Ericsson Mobility Report: Sub-Saharan Africa to reach 70 million 5G subscriptions by 2026
- Discernible volumes of 5G subscriptions are expected from 2022, reaching 7 percent in 2026.
- By the end of 2026, Sub-Saharan Africa will have around 70 million 5G subscriptions
- Consumers will have added an average of 3.4 online services to their daily online activities by 2025
Ericsson recently unveiled two reports that, together, forecast the post-pandemic world and the future of 5G in Sub-Saharan Africa and around the world.
The 20th edition of the Ericsson Mobility report (EMR) was recently released with local data that highlight unique trends in each individual market, including Sub-Saharan Africa.
Ericsson projects that 5G mobile subscriptions will exceed 580 million by the end of 2021, driven by an estimated one million new 5G mobile subscriptions every day. The forecast, which features in the latest Ericsson Mobility Report, confirms the expectation that 5G will become the fastest adopted mobile generation. 5G is expected to surpass a billion subscriptions two years ahead of the 4G LTE timeline for the same milestone.
The report features breakout statistics from Sub-Saharan African markets where around 15 percent of mobile subscriptions were for 4G at the end of 2020. Mobile broadband subscriptions in Sub-Saharan Africa are predicted to increase, reaching 76 percent of mobile subscriptions by 2026. However, 5G volumes are not expected to grow in the region for 2021 but are likely to reach around 70 million 5G subscriptions in 2026.
Separately, the Global Telecom Market Report (GTM) also known as “The Future of Urban Reality Report” was also recently launched by the Ericsson ConsumerLab, to assess the penetration of 5G and the tremendous potential it holds to markets around the world.
The latest Ericsson ConsumerLab report is Ericsson’s largest consumer study to date, revealing key insights about what Sub-Saharan African consumers believe will happen beyond the pandemic, into the year 2025, through surveying a sample of 1,000 to 2,000 respondents between the ages of 15–79.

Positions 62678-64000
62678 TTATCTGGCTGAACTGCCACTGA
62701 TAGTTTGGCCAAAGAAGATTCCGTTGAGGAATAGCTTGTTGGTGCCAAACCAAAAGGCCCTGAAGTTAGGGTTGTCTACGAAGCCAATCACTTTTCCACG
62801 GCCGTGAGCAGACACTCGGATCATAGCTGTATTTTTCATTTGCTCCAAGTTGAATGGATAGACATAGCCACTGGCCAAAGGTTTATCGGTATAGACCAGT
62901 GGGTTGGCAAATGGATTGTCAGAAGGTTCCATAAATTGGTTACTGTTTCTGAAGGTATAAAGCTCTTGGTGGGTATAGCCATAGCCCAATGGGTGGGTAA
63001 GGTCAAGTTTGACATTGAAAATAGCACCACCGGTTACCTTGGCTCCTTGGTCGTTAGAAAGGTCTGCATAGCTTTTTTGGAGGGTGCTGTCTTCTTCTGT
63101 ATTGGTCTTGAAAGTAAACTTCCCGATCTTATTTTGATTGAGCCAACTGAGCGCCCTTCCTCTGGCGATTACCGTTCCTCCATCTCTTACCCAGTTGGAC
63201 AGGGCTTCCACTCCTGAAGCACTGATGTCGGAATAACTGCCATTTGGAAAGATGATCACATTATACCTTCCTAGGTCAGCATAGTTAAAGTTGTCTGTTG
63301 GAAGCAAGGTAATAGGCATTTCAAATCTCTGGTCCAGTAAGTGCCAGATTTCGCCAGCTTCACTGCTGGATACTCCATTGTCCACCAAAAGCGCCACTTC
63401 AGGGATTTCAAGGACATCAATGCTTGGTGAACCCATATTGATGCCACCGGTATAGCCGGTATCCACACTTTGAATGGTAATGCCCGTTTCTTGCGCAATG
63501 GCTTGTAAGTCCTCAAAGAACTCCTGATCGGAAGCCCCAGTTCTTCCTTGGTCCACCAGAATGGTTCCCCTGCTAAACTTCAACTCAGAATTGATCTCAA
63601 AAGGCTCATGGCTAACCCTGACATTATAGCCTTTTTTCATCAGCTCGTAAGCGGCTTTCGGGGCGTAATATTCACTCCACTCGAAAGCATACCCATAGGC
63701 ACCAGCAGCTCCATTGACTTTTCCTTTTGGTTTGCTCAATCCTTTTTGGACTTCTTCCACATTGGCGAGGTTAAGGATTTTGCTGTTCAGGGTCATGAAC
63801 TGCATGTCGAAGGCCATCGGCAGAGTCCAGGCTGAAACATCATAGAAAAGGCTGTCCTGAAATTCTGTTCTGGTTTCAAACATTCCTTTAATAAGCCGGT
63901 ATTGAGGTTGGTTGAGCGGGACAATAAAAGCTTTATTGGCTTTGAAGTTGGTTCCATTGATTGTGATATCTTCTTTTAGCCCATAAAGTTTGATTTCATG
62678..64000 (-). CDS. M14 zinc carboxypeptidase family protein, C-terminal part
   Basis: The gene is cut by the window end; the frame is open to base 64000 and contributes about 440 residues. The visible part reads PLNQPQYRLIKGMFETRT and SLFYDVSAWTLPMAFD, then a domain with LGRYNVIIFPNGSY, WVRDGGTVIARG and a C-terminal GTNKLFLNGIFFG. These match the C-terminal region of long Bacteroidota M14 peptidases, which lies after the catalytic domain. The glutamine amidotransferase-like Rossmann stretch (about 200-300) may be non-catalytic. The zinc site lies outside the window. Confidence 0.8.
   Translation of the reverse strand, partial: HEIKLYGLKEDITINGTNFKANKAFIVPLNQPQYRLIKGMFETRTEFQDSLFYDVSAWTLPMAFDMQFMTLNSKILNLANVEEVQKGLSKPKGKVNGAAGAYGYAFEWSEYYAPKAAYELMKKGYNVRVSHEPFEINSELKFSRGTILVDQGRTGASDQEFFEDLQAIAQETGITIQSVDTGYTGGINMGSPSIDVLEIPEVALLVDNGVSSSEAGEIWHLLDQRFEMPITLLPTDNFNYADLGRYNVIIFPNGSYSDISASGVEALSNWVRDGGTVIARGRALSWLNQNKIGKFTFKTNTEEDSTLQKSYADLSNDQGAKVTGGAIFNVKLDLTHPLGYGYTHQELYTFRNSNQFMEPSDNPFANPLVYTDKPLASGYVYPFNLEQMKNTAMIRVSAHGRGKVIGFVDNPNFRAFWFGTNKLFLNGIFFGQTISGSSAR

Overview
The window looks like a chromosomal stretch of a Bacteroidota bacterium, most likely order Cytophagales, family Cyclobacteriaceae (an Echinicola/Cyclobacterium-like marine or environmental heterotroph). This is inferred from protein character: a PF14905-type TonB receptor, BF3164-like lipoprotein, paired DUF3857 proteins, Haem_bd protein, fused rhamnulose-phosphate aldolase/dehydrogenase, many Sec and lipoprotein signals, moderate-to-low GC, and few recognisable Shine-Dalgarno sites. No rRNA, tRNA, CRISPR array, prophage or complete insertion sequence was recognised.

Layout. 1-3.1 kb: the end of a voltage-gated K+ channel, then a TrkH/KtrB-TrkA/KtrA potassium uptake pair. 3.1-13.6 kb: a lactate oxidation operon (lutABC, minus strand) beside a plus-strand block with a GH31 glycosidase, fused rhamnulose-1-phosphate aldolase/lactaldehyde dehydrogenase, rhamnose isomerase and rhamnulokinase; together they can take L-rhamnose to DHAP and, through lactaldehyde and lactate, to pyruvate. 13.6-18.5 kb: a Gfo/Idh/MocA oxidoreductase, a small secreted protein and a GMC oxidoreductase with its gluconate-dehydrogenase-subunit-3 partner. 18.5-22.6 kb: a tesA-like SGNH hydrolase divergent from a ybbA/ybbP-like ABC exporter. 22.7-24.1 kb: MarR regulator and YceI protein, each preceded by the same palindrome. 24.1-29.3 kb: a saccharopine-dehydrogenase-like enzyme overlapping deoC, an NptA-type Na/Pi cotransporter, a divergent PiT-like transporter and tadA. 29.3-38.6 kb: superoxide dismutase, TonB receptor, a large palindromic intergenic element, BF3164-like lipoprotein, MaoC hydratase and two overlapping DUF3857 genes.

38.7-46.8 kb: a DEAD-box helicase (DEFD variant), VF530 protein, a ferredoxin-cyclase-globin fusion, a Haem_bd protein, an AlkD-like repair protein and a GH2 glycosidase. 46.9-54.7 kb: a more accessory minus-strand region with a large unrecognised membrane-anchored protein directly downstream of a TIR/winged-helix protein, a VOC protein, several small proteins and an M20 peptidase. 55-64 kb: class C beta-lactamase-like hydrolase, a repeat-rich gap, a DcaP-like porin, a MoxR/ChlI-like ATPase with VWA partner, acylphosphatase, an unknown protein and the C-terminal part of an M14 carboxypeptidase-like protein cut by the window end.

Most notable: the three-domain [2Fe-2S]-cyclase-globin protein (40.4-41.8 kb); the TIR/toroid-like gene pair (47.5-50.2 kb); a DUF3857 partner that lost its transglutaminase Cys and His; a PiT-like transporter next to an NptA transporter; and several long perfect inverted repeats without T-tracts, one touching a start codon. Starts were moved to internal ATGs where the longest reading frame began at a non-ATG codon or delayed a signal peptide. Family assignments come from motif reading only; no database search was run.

The report found that, when entering the “next normal”, consumers in Africa will have added an average of 3.4 online services to their daily online activities, while also increasing the time they spend online by 10 hours per week by 2025, in comparison to their pre-pandemic habits.
This move is also expected to bridge the gap between moderate and advanced online users, with the more moderate online users having introduced more online services in their daily life over the course of the pandemic.
Due to the COVID-19 pandemic, the implementation of online education at schools and universities as well as remote working has increased to 87 percent and 63 percent respectively. Going forward online education and remote working are collectively expected to remain at a level of 51 percent.
Before the COVID-19 pandemic, the amount of online shopping stood at 28 percent out of the total number of all shopping events, both online and at physical stores. During the COVID-19 pandemic, this figure increased to 47 percent. Consumers anticipate their habits around online shopping will remain at a level of 37 percent after the COVID-19 pandemic has passed.
Todd Ashton, Vice President and Head of Ericsson South and East Africa says: “The recent reports have demonstrated the success of setting #AfricaInMotion. Sub-Saharan Africa is expected to see continued growth in mobile broadband thanks to the young population, increased coverage, and more affordable smartphones. By 2025, we will be looking at a new normal with online activities becoming more common daily. 4G will become more pervasive and 5G will start to grow. As a result, we will definitely see increased economic growth and an acceleration in Africa’s digital inclusion.”
Ericsson has found that despite the uncertainty caused by COVID-19, service providers continue to switch on 5G, and more than 160 service providers have launched commercial 5G services.
NOTES TO EDITORS
The Future Urban Reality Report